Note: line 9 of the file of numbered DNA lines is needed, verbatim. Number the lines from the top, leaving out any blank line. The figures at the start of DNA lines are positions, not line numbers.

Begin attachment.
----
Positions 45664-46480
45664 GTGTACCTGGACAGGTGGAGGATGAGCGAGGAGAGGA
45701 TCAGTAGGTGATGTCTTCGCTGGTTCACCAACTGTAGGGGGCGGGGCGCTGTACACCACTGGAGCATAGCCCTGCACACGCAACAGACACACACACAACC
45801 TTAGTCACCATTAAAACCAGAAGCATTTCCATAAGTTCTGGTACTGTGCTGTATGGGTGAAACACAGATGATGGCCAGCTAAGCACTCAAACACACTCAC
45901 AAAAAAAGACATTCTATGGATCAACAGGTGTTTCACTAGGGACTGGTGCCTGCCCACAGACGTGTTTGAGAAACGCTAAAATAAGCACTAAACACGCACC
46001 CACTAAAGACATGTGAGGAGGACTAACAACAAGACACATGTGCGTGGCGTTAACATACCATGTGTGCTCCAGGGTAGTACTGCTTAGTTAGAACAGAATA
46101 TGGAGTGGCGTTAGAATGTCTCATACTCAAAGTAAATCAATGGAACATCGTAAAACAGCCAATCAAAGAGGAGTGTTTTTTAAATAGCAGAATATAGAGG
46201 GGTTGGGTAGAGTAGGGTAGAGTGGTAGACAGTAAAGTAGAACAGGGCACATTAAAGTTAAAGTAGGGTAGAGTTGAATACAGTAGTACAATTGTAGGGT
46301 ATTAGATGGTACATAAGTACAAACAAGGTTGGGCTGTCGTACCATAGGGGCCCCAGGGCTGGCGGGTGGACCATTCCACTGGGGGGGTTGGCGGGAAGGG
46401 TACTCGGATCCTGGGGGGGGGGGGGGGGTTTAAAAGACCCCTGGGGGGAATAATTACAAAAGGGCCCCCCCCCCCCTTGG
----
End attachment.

46301 ATTAGATGGTACATAAGTACAAACAAGGTTGGGCTGTCGTACCATAGGGGCCCCAGGGCTGGCGGGTGGACCATTCCACTGGGGGGGTTGGCGGGAAGGG